Russia wants to grow EV market practically from the ground up

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The Russian government wants to open up a market for battery electric vehicles and aims to produce at least 28,000 BEVs annually by 2024.

The government’s plan, which is based on China’s zero-emission vehicle policy, provides subsidies for both manufacturers and consumers. She calls for BEVs, of which there are around 10,000 in Russia, to account for at least 10% of the country’s light vehicle market by 2030 – 1.6 million units in 2020, according to Ward’s Intelligence data.

The plan also envisages the commissioning of 2,900 fast charging stations by 2024 and 27,000 by 2030.

The cost of the BEV program is estimated at 590 billion RR (7.9 billion US dollars), with private investment at 500 billion RR (6.7 billion US dollars). Most of the funds would be used to develop the charging infrastructure, with part of the funds earmarked for the development of alternative EV and hydrogen fuel cell technologies.

The government is negotiating agreements with foreign automakers who currently do not manufacture vehicles in Russia to produce and distribute BEVs within the country, said Denis Pak, director of the automotive and railway engineering department at the Russian Ministry of Industry and Trade.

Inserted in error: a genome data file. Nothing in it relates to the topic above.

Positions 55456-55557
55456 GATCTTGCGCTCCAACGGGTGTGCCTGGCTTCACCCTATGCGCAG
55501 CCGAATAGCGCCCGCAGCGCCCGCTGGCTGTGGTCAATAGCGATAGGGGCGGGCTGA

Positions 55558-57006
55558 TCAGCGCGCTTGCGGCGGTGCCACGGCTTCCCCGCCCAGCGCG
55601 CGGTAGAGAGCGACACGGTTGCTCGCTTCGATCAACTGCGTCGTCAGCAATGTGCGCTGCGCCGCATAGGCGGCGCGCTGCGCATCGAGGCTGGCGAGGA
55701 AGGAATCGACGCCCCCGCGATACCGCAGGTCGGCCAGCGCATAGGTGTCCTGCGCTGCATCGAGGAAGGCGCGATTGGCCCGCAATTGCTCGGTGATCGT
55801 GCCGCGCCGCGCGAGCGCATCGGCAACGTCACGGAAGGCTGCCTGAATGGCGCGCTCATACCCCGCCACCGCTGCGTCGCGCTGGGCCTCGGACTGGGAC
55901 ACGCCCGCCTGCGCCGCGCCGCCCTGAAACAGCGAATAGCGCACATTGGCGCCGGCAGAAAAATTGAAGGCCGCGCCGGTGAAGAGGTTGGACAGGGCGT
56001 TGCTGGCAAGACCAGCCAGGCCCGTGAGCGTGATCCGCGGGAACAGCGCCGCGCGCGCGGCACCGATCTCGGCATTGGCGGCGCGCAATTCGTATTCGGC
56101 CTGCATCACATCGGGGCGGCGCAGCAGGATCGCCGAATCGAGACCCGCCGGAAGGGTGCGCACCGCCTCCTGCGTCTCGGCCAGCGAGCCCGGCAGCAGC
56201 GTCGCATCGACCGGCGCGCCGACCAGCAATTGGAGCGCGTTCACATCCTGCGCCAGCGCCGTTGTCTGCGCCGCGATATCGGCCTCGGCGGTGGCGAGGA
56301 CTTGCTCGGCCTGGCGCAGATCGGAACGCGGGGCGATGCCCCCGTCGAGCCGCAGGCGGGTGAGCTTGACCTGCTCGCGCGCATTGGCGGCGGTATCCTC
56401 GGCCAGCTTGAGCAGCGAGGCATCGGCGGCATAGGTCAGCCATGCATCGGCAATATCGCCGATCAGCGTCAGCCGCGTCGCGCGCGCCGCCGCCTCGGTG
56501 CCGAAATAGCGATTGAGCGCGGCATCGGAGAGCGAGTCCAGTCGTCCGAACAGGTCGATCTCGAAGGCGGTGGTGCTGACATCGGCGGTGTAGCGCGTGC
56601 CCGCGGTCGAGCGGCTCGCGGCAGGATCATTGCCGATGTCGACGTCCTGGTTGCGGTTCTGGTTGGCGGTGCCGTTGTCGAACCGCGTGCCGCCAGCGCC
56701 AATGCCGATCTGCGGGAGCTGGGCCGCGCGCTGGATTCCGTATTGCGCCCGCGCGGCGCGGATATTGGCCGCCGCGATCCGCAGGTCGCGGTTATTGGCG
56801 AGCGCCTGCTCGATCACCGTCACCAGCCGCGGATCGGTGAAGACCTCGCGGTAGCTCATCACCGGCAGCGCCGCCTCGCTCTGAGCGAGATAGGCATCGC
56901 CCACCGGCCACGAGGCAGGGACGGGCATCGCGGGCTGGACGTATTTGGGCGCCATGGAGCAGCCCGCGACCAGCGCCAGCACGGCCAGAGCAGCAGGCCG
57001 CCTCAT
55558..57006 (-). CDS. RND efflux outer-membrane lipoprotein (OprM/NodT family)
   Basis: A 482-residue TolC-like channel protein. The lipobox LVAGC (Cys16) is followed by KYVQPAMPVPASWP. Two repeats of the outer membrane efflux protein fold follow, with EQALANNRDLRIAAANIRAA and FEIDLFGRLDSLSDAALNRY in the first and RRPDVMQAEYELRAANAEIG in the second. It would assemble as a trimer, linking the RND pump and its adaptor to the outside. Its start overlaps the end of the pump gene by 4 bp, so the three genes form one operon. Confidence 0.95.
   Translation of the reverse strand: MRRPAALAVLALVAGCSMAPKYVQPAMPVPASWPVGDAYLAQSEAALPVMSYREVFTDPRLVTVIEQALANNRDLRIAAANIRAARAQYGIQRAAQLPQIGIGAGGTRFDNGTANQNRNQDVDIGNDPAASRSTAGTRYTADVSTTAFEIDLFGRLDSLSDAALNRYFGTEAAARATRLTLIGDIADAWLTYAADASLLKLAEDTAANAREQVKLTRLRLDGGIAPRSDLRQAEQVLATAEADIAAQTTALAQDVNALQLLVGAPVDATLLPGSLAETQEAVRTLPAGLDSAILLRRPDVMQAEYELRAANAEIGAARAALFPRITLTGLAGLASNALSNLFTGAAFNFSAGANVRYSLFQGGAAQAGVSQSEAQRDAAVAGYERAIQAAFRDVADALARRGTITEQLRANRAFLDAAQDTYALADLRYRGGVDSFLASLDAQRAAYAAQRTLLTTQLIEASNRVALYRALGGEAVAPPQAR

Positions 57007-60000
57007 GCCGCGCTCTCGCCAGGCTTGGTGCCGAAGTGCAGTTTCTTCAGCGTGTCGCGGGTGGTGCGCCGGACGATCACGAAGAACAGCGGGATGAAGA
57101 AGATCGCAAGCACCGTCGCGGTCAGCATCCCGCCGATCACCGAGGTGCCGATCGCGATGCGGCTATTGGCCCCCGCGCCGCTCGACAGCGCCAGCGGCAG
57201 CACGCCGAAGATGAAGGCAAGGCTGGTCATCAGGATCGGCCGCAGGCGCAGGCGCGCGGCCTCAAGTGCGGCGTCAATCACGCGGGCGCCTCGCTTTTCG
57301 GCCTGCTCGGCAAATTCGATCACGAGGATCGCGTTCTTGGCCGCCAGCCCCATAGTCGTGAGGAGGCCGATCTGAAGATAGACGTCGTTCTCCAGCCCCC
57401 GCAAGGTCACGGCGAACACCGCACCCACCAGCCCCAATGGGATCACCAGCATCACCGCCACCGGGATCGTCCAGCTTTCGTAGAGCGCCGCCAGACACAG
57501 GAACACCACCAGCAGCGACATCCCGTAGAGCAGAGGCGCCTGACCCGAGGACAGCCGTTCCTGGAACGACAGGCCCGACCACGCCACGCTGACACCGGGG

The government’s plan is to provide low-interest loans to both global and domestic manufacturers of low-carbon transportation. Details were not disclosed. Consumers, meanwhile, would receive a grant of up to 25% for a BEV priced at RR 2.5 million ($ 30,000) or less.

Industry analysts say leading local manufacturers like Kamaz may be interested in producing BEVs for the Russian market. Representatives of the overseas automakers were unwilling to comment, but the consumer subsidies could give companies an incentive to include already relatively inexpensive BEVs in their programs.

The plan calls for charging infrastructure and electric vehicle sales to be concentrated in Russia’s largest cities, including Moscow and St. Petersburg, where most of the country’s electric vehicles are already located.

The entire Russian market for light commercial vehicles, meanwhile, is recovering from the declining sales of last year and the economic fallout from the COVID-19 pandemic.

According to Ward’s Intelligence data, 1.03 million light vehicles were sold in Russia through July, 30.7% more than in the same period in 2020. The Association of European Business is forecasting 1.76 million deliveries for all of 2021, one year year on year increase of 9.8% and significantly higher than the original estimate of 2.1%.

Analysts attribute the increase in revenue in part to postponing an increase in usage fees and predict that sales will not decline until year-end.

The domestic manufacturer AvtoVAZ is by far the market leader with a market share of over 20%, followed by Kia and Hyundai. AvtoVAZ is preferred by consumers who are interested in quick and affordable service, and the brand has a good reputation for safety.

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